- Migraines? Some people think that coffee triggers their headaches. Others think it provides relief. Excedrin thinks so because their pain relievers contain caffeine.
- Vitamin B1 loss. As Bill Sardi has taught us, coffee (along with alcohol and sugar consumption) interferes with our use of critically important vitamin B1. Don’t take your B supplements within a couple of hours of having coffee. To be safe, supplement the vitamin.
- Cardiovascular effects? Coffee does not seem to increase blood pressure at least for most people. Anyone with irregular heartbeat should check with their doctor and perhaps experiment to see if cutting caffeine helps.
- Fake energy. If you have no energy without your coffee fix, it is not a caffeine deficiency. It is probably time to review the health basics and identify the real problem.
- Haters. I was given a book by some anti-coffee activists. It did not mention any benefits and blamed coffee for everything from low birth weight babies and preterm labor to climate change (well, almost). I don’t think there was science to back up their assertions. Decades ago when I had health food stores, there were coffee substitutes such as Dacopa made from Dalia root. At the time, nutrition lore was basically that since it was enjoyable, it must not be good for us. (Same thinking as carob to replace chocolate.)
- Read the labels. It is quite possible that the worst problem with coffee beverages is what else they contain…i.e., sugar. Here is an example: A Starbucks’ venti size Caramel Ribbon Crunch Crème Frappuccino® Blended Crème contains 78 grams (about 20 teaspoons) of sugar or more than 2 full size Snickers® bars!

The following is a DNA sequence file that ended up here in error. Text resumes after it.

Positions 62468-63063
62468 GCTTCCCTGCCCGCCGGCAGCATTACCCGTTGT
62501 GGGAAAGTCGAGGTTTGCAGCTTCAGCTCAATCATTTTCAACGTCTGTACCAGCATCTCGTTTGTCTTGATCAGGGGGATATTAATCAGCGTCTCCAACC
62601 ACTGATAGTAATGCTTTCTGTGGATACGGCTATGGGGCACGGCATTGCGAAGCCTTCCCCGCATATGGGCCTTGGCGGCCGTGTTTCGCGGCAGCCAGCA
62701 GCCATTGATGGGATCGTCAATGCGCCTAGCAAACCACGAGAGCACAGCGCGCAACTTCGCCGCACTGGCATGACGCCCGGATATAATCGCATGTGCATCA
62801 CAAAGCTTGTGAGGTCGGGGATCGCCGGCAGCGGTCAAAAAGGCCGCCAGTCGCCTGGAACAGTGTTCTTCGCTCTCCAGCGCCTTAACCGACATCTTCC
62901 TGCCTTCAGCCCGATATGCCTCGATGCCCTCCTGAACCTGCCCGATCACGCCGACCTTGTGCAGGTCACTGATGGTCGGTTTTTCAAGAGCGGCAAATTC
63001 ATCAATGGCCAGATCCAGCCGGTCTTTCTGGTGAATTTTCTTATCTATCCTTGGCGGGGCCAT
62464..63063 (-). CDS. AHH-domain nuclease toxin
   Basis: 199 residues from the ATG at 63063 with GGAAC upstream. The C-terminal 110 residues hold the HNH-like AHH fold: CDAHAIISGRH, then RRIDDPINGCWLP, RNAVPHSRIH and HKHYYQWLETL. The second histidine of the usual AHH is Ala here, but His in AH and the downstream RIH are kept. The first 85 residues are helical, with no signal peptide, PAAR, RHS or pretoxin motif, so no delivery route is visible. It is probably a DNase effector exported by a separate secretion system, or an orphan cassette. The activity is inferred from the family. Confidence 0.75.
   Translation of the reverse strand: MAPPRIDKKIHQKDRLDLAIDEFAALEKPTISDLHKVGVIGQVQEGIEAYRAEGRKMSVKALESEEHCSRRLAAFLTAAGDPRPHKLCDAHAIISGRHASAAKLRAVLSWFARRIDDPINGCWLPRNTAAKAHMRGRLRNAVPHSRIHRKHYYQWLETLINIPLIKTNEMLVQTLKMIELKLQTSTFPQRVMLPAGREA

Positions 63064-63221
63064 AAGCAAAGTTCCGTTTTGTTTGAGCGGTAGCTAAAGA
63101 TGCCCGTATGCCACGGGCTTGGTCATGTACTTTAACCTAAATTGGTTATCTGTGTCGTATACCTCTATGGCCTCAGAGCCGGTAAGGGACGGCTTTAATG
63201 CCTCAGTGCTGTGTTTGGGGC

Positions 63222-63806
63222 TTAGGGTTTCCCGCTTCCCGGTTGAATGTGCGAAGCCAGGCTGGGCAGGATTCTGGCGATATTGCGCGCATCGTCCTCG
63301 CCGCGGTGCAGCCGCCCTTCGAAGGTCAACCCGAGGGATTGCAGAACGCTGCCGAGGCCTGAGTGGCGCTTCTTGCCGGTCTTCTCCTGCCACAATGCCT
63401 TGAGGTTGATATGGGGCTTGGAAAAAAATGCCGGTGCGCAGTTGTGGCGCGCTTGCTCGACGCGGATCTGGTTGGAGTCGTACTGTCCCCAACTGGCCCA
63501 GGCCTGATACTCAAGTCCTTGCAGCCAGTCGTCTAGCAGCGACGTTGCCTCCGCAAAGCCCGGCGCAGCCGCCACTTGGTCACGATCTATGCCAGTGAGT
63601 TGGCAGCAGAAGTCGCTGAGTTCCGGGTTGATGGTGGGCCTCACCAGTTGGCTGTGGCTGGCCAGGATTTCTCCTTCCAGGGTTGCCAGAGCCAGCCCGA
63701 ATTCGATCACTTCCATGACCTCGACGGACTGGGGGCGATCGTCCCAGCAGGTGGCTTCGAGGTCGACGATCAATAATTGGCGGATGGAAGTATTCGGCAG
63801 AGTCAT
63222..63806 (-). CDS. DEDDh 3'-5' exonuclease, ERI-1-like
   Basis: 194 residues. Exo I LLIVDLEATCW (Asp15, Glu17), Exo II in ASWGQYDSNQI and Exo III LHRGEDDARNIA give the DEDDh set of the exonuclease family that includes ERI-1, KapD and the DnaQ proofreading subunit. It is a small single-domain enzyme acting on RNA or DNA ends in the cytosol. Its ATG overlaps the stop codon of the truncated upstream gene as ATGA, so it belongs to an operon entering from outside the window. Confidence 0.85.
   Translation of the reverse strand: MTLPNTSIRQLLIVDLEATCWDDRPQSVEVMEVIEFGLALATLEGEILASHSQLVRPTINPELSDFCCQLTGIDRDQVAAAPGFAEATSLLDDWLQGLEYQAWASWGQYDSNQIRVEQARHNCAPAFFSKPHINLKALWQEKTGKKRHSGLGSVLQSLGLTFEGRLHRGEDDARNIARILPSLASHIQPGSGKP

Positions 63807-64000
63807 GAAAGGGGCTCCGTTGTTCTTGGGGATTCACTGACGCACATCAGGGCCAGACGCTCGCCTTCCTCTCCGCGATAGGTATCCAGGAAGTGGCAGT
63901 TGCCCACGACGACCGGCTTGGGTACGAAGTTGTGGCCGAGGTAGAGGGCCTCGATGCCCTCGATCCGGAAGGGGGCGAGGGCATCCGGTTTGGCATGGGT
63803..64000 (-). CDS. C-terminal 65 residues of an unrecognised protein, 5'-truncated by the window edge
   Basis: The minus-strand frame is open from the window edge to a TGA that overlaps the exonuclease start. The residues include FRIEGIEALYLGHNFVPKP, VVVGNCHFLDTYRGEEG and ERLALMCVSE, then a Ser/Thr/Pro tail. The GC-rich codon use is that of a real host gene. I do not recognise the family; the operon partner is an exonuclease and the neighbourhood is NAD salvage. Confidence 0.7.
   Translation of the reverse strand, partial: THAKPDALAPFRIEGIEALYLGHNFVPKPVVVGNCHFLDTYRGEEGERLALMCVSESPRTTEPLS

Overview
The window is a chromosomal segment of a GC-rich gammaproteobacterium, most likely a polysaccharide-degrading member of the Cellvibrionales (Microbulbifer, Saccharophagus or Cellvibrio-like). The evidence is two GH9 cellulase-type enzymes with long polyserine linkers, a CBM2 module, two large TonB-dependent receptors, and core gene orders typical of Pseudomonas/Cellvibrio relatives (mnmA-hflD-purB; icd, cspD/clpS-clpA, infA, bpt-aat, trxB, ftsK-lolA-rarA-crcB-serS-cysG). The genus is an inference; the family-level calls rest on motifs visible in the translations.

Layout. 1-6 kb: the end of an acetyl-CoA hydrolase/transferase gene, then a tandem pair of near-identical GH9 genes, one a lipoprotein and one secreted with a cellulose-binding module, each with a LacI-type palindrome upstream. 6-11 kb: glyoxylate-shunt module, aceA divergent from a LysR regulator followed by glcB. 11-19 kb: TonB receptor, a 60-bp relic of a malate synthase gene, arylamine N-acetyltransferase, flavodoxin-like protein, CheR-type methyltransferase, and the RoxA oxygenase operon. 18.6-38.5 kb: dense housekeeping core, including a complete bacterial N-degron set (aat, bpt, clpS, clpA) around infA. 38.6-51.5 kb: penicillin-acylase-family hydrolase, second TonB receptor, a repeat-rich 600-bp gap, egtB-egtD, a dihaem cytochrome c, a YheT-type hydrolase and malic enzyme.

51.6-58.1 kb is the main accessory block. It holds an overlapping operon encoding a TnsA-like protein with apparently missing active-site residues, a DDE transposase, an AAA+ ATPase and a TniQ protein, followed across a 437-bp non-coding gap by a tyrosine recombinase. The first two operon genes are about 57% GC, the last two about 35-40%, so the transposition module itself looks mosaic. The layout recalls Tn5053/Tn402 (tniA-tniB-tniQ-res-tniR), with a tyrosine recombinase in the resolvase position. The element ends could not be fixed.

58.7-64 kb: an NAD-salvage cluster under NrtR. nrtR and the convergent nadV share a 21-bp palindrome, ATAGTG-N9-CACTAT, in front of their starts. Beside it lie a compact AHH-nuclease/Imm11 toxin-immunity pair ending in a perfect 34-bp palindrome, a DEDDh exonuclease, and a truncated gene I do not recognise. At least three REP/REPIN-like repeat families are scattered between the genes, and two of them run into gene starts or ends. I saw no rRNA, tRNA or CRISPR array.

- Espresso. The caffeine content of a shot of espresso (resist the temptation to pronounce it eXpresso) is 63 mg per ounce. You might expect that to be higher than coffee but read on.
- Brewed. Depending on the bean and how it is brewed, according to Consumer Reports (CR), coffee contains about 12 mg caffeine per ounce…therefore, an 8-ounce cup would contain 96 mg. Again according to CR, a tall Starbucks Pike’s Place Medium Roast has 160 mg caffeine. Starbucks “Tall”, of course, translates to “short”. (You sometimes see a person ask for a shot of espresso to be added to their cup of coffee…you do the math on that.) Starbucks (30 ounce) Iced Coffee contains 280 mg of caffeine.
- NoDoz® tablets / Mountain Dew. Just as a frame of reference, the pills that one might take to stay awake driving across West Texas each contain 200 mg. A 20-ounce bottle of Mountain Dew soda contains 91 mg. of caffeine and 77 grams of sugar (19 teaspoon) from high fructose corn syrup.
- Decaf. Decaf is not without caffeine, depending on brand and preparation may contain from 1% to 20% as much as regular.
- Organic is better. Lots of pesticides are used on coffee. In fact, it may be one of the most chemically treated crops in the world.
- This blog is getting too long, so I think I’ll write about tea another time. In closing, let me just note that white and black tea also have benefits, not just green tea. (They all come from the same plant but are processed differently.) I hear good things about Macha, but personally, I think it tastes like it must have been scraped from under the lawnmower. If you were particularly interested in tea info and don’t want to wait for me, this website seems to be a useful reference.